The comparative performance of dysglycemia screening criteria has implications for clinical practice. Targeted screening approaches with high sensitivity and low specificity may be most appropriate to identify patients who have conditions requiring urgent diagnosis and treatment, when screening tests are inexpensive, or the harms of false-positive screening results are low. By contrast, screening criteria with low sensitivity and high specificity may be preferred when diagnosis or treatment is less urgent, screening tests and/or treatments are expensive, or the harms of a false-positive screening result are significant. Adopting the expanded USPSTF criteria will result in more glycemic tests conducted, yielding both a greater number of dysglycemia cases identified and more false positive results, which may provide an opportunity for clinicians to reinforce healthy lifestyle behaviors. While this approach will have higher total costs due to more testing, many adults are already undergoing regular lipid screening according to age-based recommendations. Following the limited USPSTF criteria will have lower associated costs due to less testing, at the expense of detecting fewer cases. However, it is possible that the net costs of adopting the expanded criteria may actually be lower than the limited criteria since interventions to prevent diabetes have reduced future medical expenditures.29 Glycemic testing completed during routine medical care, often called opportunistic screening, represents another approach to identify adults with dysglycemia. However, the utility of opportunistic screening is limited by a predominance of random glucose tests,26, 30 which are not recommended for this purpose.3, 6

Another important clinical consideration is the potential benefit that patients may derive from screen-detected dysglycemia. Large randomized trials have shown that treatment for diabetes reduces microvascular and macrovascular complications31, 32, while economic studies have demonstrated the cost-effectiveness of diabetes treatment.33 The benefit of intensive lifestyle interventions and some medications to prevent diabetes is also clearly established,7,8,9 with studies suggesting that these interventions are most efficacious and cost-effective among the highest-risk prediabetic adults.34, 35 Follow-up studies demonstrate that lifestyle programs produce durable reductions in diabetes incidence36, 37 and may reduce microvascular complications,38, 39 cardiovascular mortality, and all-cause mortality.40 However, applying evidence from landmark diabetes prevention trials to inform screening practices is complicated by the broader definition of prediabetes used by USPSTF compared to these earlier studies. Further, participants in these trials were overweight or obese, leaving the benefit of interventions to prevent diabetes less certain in adults who have a normal body weight. Future research should study diabetes prevention efforts in lean adults.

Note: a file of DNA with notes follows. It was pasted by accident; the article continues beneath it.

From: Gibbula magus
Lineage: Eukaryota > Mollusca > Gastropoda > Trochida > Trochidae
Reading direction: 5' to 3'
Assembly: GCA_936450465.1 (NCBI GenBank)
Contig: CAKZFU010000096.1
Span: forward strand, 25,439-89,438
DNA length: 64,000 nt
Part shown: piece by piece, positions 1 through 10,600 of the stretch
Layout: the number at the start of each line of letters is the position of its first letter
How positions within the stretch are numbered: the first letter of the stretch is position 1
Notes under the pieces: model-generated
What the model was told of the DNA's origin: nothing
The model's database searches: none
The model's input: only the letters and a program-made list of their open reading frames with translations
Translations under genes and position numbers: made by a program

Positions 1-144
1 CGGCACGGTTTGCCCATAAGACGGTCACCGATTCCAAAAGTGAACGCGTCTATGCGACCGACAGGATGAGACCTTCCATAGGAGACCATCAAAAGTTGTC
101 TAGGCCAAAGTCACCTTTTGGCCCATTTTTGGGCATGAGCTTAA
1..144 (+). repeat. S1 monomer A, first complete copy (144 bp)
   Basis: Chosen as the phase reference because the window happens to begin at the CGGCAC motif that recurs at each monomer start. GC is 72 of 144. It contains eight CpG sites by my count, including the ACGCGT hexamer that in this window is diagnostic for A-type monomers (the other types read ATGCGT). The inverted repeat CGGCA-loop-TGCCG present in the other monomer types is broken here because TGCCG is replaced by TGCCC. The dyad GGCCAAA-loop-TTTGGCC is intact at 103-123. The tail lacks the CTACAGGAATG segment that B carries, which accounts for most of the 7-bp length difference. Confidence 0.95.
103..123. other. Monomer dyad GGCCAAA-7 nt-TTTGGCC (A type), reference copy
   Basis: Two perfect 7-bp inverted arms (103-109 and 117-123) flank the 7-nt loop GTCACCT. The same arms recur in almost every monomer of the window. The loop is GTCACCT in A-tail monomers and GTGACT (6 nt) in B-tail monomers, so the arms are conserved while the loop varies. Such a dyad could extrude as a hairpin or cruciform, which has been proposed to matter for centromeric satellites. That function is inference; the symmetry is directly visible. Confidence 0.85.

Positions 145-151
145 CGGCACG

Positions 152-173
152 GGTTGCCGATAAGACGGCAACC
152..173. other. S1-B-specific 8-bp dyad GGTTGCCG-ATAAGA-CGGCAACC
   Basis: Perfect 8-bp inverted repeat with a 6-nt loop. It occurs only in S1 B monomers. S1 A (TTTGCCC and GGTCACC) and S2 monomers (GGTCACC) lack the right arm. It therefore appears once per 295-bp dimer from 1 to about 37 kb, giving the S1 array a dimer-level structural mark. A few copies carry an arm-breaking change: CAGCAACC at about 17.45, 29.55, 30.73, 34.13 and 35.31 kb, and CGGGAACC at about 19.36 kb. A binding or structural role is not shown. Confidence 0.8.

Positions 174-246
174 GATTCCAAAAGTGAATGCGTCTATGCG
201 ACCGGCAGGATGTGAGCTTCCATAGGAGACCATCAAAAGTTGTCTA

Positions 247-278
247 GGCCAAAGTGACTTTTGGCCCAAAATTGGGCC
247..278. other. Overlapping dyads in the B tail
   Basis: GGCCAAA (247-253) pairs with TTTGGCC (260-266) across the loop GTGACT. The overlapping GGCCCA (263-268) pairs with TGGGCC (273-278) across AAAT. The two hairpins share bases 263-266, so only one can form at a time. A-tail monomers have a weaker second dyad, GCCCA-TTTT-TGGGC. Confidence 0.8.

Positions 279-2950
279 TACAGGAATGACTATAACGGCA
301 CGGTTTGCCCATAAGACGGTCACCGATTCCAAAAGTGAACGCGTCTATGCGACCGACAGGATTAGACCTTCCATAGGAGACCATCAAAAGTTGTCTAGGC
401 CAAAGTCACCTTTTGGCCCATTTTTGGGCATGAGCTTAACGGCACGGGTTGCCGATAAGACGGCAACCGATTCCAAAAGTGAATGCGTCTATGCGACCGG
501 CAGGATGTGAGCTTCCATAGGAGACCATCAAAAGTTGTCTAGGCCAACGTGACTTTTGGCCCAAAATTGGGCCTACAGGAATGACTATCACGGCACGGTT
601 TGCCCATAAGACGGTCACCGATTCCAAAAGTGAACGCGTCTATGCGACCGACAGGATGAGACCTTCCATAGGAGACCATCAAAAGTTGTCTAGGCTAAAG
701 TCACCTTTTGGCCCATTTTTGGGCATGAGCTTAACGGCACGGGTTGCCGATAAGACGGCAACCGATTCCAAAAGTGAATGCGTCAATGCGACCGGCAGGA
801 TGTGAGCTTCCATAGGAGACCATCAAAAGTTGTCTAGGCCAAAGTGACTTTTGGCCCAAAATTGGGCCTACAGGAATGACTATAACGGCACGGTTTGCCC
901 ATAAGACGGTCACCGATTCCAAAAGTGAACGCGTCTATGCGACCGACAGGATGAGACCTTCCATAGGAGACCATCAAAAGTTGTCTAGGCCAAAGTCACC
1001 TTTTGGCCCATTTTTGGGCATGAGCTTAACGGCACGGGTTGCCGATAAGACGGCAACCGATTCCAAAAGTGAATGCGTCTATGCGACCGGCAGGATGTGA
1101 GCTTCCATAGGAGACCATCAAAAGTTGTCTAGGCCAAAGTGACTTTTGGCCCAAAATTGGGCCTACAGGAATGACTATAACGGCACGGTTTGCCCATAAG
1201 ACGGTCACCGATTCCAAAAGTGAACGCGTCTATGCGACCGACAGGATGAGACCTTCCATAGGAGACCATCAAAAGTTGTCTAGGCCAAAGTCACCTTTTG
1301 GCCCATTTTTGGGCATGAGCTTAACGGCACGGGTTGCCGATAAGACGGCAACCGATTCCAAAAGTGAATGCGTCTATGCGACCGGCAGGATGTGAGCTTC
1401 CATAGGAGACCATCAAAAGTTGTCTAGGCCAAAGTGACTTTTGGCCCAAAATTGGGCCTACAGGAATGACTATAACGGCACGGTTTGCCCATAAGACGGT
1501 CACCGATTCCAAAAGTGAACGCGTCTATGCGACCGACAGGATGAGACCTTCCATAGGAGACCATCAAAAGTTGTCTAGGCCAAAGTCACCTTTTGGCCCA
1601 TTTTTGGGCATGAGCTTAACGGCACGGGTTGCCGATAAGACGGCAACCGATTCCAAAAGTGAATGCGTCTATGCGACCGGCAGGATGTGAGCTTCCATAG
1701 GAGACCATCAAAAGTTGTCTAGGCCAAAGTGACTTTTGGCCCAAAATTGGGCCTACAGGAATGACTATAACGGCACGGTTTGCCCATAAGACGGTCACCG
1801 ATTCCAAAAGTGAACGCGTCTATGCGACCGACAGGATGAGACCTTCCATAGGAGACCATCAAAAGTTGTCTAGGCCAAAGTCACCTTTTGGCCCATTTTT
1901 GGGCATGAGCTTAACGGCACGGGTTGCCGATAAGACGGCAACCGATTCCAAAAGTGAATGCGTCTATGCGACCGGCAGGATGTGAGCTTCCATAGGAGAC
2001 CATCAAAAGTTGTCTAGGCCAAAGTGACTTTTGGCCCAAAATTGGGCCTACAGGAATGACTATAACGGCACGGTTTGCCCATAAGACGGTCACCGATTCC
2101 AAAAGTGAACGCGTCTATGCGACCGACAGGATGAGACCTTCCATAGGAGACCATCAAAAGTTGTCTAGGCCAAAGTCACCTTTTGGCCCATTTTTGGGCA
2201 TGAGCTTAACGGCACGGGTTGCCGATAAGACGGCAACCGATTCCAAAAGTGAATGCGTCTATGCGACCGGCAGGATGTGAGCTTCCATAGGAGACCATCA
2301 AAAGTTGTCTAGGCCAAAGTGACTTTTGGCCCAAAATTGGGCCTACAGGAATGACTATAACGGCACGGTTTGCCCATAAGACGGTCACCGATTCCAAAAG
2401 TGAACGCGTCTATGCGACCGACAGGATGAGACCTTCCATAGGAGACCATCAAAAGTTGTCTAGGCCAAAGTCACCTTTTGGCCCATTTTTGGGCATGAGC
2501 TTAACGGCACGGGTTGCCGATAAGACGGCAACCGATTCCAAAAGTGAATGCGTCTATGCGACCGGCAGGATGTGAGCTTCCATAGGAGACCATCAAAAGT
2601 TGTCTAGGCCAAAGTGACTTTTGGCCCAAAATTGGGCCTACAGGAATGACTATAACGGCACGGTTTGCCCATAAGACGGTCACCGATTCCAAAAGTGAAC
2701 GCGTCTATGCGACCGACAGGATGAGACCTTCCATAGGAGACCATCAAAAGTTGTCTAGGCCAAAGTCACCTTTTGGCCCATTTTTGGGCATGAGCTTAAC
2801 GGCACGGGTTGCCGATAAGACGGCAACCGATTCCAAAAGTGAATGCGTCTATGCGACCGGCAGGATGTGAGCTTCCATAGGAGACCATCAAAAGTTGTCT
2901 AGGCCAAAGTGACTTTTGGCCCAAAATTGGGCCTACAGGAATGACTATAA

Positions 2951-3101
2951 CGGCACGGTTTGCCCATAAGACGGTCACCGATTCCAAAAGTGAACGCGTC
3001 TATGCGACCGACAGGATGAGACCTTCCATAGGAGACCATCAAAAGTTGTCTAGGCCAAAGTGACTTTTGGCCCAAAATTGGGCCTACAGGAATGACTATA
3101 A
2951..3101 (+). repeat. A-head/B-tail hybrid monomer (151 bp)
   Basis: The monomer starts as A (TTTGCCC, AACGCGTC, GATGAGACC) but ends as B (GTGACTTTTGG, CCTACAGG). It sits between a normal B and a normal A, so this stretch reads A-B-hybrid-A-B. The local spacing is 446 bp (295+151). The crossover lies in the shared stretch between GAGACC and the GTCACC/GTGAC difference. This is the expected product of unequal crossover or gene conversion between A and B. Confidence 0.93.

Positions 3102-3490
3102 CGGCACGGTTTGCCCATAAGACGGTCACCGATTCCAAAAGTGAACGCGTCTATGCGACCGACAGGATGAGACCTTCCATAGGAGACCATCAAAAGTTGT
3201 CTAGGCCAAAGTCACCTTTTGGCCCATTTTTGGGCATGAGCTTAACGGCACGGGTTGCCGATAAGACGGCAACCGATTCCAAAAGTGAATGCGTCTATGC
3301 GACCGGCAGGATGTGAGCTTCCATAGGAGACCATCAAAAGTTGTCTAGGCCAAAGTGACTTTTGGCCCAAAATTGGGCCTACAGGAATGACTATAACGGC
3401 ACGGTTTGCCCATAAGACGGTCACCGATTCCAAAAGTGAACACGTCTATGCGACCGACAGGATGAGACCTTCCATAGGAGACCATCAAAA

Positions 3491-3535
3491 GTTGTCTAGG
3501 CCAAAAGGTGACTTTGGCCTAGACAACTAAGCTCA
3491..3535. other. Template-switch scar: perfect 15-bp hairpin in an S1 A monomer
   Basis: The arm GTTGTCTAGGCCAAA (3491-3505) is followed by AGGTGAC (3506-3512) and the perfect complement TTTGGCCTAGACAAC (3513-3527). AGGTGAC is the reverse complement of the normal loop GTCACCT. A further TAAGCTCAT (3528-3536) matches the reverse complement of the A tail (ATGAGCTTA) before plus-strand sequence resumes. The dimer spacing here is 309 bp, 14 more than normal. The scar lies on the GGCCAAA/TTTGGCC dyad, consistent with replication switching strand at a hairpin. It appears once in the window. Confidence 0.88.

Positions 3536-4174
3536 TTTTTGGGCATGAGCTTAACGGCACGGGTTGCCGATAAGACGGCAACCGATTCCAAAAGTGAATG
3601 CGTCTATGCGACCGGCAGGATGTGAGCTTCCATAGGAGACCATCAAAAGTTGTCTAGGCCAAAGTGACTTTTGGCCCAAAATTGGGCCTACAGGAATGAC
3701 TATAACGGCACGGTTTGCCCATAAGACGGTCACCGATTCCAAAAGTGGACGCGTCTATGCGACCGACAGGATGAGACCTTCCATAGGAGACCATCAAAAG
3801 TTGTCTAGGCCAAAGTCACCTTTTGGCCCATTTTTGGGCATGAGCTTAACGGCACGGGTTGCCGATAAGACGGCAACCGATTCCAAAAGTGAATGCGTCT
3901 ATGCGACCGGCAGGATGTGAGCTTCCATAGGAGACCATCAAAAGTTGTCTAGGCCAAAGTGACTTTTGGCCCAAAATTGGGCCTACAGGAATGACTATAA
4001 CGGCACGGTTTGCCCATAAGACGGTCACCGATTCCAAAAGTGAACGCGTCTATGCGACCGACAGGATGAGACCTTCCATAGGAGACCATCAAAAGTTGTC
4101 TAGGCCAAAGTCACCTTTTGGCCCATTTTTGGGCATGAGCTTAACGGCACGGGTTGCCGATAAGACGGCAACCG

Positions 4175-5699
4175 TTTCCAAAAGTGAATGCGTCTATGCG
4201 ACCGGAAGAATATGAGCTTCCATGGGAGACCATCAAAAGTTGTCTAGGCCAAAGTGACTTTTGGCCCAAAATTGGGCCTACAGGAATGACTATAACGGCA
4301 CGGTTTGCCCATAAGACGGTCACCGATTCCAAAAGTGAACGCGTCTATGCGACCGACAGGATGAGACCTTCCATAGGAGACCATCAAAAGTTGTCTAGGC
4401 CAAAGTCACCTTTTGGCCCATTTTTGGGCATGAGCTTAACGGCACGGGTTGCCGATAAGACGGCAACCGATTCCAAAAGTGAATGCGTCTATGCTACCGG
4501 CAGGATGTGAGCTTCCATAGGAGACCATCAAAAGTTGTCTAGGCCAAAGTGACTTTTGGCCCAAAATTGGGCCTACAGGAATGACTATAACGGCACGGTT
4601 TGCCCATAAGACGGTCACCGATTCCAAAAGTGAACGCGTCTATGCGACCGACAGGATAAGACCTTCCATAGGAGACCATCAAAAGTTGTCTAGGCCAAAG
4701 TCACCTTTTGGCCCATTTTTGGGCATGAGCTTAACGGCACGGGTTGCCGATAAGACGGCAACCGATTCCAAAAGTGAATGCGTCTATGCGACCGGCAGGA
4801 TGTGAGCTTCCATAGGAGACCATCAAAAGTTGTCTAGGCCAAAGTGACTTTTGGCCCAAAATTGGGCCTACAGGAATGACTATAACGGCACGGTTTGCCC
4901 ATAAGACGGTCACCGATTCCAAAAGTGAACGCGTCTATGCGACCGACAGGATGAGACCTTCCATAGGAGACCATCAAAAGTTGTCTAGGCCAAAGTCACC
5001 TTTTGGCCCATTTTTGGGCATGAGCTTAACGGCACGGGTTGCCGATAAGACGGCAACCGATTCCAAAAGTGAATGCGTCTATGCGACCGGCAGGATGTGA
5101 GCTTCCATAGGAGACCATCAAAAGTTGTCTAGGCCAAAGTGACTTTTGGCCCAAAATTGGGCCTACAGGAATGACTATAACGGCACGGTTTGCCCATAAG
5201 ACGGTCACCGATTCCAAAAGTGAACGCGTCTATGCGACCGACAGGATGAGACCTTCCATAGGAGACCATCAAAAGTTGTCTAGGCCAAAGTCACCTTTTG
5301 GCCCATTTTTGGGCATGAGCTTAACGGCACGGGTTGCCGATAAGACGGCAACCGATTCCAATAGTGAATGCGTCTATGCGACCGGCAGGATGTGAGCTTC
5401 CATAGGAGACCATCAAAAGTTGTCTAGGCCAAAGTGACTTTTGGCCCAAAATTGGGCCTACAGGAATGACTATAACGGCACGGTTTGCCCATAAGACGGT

Our study is timely given its examination of the USPSTF’s most recent dysglycemia screening recommendation. Strengths of using nationally representative data from NHANES include reliable estimates of health indicators for Asians beginning in 2011. Analyzing data since 2011 resulted in a smaller sample and less precise estimates than pooling larger numbers of participants from previous years. The NHANES definition of Asian race does not include Pacific Islanders, in whom diabetes risk is associated with obesity.41 Had this group been included, the sensitivity of the limited criteria among Asian Americans would likely be higher and the specificity lower than those reported here. Due to the cross-sectional design of NHANES, we could not confirm the diagnosis of dysglycemia based on repeat testing. This may have overestimated the prevalence of undiagnosed dysglycemia due to some cases that would not have been confirmed by a second abnormal result. One recent study estimated that undiagnosed diabetes that is confirmed by a second glycemic test result constituted 11% of total cases, compared to one-quarter or one-third of cases based on a single abnormal result.42 To the extent that dysglycemia cases in the current study were identified by fasting glucose or A1c, this problem may not have had a large impact on our findings because of lower intraindividual variation associated with these tests (coefficient of variation 5.7 and < 1%, respectively) than 2-h postload glucose (coefficient of variation 16.7%).43 While all three glycemic tests were performed in NHANES and analyzed here, this is not often the case in routine clinical practice.26, 30 Finally, we did not compare the current USPSTF screening criteria to those recommended by the ADA or other expert groups, which may be a direction for future research.

In conclusion, targeted diabetes screening that follows only the age- and weight-based criteria recommended by USPSTF will identify approximately half of US adults with dysglycemia. Following the recommendation’s expanded criteria that include other diabetes risk factors would improve detection of dysglycemia and provide earlier opportunities to intervene both across the population and in several high-risk groups, including racial/ethnic minorities. Future research might examine use of the USPSTF screening criteria in practice and study their impact on dysglycemia diagnosis, treatment, and costs in diverse population subgroups.